FSU alums are honored as Principal and Assistant Principal of the Year

Joy Williams
Joy Williams
Dr Queesha Tillman
Dr Queesha Tillman

By Janet Gibson

The recently named Cumberland County Schools' Principal of the Year, Joy Williams, and the Assistant Principal of the Year, Dr. Queesha Tillman, are both proud graduates of Fayetteville State - each with two degrees earned at the university.

Williams was awarded her bachelor's degree in English in 1997 and her master's in school administration in 2008. She is principal of Luther "Nick" Jeralds Middle School.

Tillman received her bachelor's degree in sociology in 2001 and her second master's degree in school administration in 2016. She is assistant principal at Loyd E. Auman Elementary School.

The announcement is part of a winning streak. Over the past years, several of the Cumberland County Principals (and Teachers) of the Year have earned education degrees from Fayetteville State. The 2022 CCS Principal and Assistant Principal of the Year were honored in a virtual celebration on Oct. 18. In November, Dr. Tillman also captured the honor of 2022 North Carolina Outstanding Elementary Assistant Principal of the Year (APOY) by the N.C. Principals & Assistant Principals Association (NCPAPA). Williams advances to the regional level with results coming in December.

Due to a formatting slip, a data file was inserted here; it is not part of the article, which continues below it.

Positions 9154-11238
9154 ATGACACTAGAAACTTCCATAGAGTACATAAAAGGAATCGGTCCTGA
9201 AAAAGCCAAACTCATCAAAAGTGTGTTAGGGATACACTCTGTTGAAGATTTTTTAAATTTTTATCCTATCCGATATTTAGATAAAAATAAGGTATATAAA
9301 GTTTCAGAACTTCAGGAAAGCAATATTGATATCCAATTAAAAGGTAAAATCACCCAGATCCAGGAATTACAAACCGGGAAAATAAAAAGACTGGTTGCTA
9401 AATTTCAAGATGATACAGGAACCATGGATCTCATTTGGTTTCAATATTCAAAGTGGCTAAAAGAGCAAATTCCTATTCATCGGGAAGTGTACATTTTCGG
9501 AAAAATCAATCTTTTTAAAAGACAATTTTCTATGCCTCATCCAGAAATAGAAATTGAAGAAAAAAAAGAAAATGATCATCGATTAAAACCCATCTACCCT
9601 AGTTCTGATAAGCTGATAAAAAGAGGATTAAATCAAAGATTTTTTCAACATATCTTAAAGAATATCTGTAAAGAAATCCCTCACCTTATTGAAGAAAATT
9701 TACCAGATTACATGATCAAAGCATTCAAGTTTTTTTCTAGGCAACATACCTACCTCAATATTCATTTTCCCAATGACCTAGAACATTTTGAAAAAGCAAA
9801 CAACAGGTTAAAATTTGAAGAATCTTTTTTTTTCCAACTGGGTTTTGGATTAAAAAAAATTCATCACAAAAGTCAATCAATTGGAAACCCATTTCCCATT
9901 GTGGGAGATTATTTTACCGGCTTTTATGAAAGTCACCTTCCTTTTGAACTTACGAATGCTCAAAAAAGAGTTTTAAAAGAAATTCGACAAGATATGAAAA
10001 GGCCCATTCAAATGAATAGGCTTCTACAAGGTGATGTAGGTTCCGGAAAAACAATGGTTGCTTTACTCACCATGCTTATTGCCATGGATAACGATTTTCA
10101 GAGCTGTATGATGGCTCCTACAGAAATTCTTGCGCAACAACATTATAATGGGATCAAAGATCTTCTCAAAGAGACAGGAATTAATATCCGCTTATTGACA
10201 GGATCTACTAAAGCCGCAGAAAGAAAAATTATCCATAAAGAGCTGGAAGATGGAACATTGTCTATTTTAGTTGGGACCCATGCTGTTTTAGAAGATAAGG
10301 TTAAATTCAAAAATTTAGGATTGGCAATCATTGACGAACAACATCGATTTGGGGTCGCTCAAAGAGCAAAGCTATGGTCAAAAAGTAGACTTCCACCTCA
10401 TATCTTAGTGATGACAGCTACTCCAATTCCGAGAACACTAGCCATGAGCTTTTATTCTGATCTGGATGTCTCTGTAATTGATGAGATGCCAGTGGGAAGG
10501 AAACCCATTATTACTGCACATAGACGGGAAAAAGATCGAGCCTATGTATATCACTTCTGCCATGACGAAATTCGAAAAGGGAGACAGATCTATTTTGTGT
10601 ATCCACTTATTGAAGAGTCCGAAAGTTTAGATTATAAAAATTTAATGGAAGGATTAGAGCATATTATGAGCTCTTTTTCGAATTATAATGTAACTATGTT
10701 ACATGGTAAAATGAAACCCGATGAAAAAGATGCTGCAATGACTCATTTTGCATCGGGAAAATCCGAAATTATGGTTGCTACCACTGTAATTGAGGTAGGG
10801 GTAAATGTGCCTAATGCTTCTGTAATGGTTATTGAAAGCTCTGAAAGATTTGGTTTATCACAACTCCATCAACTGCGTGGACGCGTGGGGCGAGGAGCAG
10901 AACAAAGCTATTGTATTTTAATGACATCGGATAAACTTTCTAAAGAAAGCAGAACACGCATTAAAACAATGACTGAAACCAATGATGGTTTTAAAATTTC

Williams, who began her career as a teacher at Douglas Byrd Middle School, says one of the most important personal aspects of leadership is showing that she and her administration welcome learning opportunities from all staff members. By building trust and treating everyone as "professionals at every turn," Williams believes she is able to recognize and utilize individuals' strengths.

Williams says she became an educator to "instill my love and passion for reading and literature to our students. I love to read, always have and hoped that as a teacher I could bring that same love to students."

Tillman says she is dedicated to leading by example with "trust, mutual respect and positivity."

"One of the foremost reasons why I became an educator in 2002, specifically in special education, was the chance to positively impact the lives of children with disabilities, developmental delays, and learning disorders," Tillman says. "As my oldest son was diagnosed with autism (severe and profound) around the age of 22 months, becoming a licensed exceptional children's teacher for kindergarten through 12th grades afforded me the opportunity to learn how to help him and other children both academically and socially. My heart is and has always been with individuals living with disabilities."

Both Williams and Tillman agree that Fayetteville State University prepared them well for fulfilling careers.

"FSU's master's program was very helpful in preparing me for administration," says Williams. "The courses led by the professors and the scenarios to which I was exposed helped to guide me along my journey in administration."

Tillman calls her time at FSU "priceless." She adds, "I learned the importance of tolerance, trust and self- awareness.  These skills further developed effective communication, celebrating the strengths of others, and transformational leadership qualities in my current practice."

She credits student activities in her growth, including participating in Cheer Phi Smoov, Illusions Modeling Club, as a dancer for Marching Bronco eXpress, and serving as a resident assistant in Bryant Hall. She is also a proud member of Zeta Phi Beta Sorority, Inc.